The bill, called the Digital Financial Assets Law, would establish a regulatory framework for companies that transact with cryptocurrency in the state, similar to New York’s BitLicense system. In a statement, Newsom says it’s “premature to lock a licensing structure” and that implementing such a program is a “costly undertaking:”

A more flexible approach is needed to ensure regulatory oversight can keep up with rapidly evolving technology and use cases, and is tailored with the proper tools to address trends and mitigate consumer harm.


A
Youtube
Andrew WebsterSep 24
Look at this Thing.

At its Tudum event today, Netflix showed off a new clip from the Tim Burton series Wednesday, which focused on a very important character: the sentient hand known as Thing. The full series starts streaming on November 23rd.


A
The Verge
Andrew WebsterSep 24
Get ready for some Netflix news.

At 1PM ET today Netflix is streaming its second annual Tudum event, where you can expect to hear news about and see trailers from its biggest franchises, including The Witcher and Bridgerton. I’ll be covering the event live alongside my colleague Charles Pulliam-Moore, and you can also watch along at the link below. There will be lots of expected names during the stream, but I have my fingers crossed for a new season of Hemlock Grove.


A
Andrew WebsterSep 24
Looking for something to do this weekend?

Why not hang out on the couch playing video games and watching TV. It’s a good time for it, with intriguing recent releases like Return to Monkey Island, Session: Skate Sim, and the Star Wars spinoff Andor. Or you could check out some of the new anime on Netflix, including Thermae Romae Novae (pictured below), which is my personal favorite time-traveling story about bathing.


A screenshot from the Netflix anime Thermae Romae Novae.
Thermae Romae Novae.
Image: Netflix
J
Twitter
Jay PetersSep 23
Twitch’s creators SVP is leaving the company.

Constance Knight, Twitch’s senior vice president of global creators, is leaving for a new opportunity, according to Bloomberg’s Cecilia D’Anastasio. Knight shared her departure with staff on the same day Twitch announced impending cuts to how much its biggest streamers will earn from subscriptions.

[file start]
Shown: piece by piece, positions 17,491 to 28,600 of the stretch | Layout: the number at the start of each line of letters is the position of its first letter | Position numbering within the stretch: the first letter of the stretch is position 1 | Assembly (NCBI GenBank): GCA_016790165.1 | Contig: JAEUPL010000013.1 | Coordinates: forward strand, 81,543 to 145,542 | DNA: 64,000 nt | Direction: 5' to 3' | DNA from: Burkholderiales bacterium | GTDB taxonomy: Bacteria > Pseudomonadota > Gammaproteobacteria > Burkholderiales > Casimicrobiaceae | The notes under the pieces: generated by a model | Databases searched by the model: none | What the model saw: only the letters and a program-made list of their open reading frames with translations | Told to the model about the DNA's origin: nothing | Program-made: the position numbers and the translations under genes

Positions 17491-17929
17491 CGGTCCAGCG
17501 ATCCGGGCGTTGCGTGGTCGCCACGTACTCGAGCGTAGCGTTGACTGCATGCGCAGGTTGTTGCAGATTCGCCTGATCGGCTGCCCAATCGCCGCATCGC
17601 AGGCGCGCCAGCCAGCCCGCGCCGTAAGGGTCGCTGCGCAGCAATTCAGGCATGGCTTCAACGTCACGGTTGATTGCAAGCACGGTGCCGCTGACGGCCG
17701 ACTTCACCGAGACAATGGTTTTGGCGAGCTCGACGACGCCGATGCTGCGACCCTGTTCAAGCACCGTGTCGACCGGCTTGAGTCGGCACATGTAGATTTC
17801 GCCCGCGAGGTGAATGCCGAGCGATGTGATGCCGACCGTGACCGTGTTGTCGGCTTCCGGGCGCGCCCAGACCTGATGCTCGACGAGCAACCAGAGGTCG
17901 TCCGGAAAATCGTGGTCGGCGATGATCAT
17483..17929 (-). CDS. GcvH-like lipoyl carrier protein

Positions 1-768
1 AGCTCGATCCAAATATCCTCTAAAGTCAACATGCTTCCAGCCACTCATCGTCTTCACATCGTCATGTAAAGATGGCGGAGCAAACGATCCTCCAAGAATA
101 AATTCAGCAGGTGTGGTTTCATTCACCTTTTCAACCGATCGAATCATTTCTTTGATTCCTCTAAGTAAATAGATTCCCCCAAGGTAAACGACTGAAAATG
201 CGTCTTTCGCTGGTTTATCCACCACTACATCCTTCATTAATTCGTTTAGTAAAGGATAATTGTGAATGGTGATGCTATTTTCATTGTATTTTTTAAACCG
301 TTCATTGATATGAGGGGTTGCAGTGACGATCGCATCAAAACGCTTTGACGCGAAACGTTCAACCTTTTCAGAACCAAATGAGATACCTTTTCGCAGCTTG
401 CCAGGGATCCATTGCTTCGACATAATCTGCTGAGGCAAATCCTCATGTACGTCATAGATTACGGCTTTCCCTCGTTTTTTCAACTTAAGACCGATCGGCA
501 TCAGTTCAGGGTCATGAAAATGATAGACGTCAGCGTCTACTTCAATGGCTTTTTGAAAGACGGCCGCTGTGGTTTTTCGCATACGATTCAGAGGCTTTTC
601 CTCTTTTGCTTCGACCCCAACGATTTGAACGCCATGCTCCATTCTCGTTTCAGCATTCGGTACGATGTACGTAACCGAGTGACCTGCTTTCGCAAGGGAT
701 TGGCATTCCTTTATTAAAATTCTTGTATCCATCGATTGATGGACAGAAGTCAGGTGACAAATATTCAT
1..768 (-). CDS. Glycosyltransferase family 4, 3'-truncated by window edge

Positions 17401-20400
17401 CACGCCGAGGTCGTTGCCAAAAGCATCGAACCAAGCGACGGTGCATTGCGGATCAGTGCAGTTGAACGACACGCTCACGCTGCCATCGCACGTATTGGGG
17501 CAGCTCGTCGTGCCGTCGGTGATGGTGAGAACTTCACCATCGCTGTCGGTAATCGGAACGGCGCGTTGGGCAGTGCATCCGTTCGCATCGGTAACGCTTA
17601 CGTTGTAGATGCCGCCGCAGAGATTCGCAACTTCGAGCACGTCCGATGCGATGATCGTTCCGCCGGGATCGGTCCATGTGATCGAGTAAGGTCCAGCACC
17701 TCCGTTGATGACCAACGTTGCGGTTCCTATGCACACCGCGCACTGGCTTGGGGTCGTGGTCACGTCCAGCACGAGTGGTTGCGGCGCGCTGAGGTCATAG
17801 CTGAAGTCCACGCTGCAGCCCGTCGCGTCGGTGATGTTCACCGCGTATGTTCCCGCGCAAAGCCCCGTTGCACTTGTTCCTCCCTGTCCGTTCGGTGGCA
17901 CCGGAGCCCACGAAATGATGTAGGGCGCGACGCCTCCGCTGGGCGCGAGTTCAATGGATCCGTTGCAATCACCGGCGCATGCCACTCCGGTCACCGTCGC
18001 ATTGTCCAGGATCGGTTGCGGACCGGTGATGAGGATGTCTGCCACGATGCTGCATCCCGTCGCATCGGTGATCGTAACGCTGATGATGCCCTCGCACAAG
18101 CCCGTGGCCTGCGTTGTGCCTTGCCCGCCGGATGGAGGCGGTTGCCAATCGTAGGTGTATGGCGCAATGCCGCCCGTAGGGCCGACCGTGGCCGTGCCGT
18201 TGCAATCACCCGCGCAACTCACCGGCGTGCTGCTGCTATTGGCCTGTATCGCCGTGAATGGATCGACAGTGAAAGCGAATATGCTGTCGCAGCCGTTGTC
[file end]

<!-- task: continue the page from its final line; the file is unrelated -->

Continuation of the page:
T
Twitter
Tom WarrenSep 23
Has the Windows 11 2022 Update made your gaming PC stutter?

Nvidia GPU owners have been complaining of stuttering and poor frame rates with the latest Windows 11 update, but thankfully there’s a fix. Nvidia has identified an issue with its GeForce Experience overlay and the Windows 11 2022 Update (22H2). A fix is available in beta from Nvidia’s website.


A
External Link
If you’re using crash detection on the iPhone 14, invest in a really good phone mount.

Motorcycle owner Douglas Sonders has a cautionary tale in Jalopnik today about the iPhone 14’s new crash detection feature. He was riding his LiveWire One motorcycle down the West Side Highway at about 60 mph when he hit a bump, causing his iPhone 14 Pro Max to fly off its handlebar mount. Soon after, his girlfriend and parents received text messages that he had been in a horrible accident, causing several hours of panic. The phone even called the police, all because it fell off the handlebars. All thanks to crash detection.

Riding a motorcycle is very dangerous, and the last thing anyone needs is to think their loved one was in a horrible crash when they weren’t. This is obviously an edge case, but it makes me wonder what other sort of false positives we see as more phones adopt this technology.


A
External Link
Ford is running out of its own Blue Oval badges.

Running out of semiconductors is one thing, but running out of your own iconic nameplates is just downright brutal. The Wall Street Journal reports badge and nameplate shortages are impacting the automaker's popular F-series pickup lineup, delaying deliveries and causing general chaos.

Some executives are even proposing a 3D printing workaround, but they didn’t feel like the substitutes would clear the bar. All in all, it's been a dreadful summer of supply chain setbacks for Ford, leading the company to reorganize its org chart to bring some sort of relief.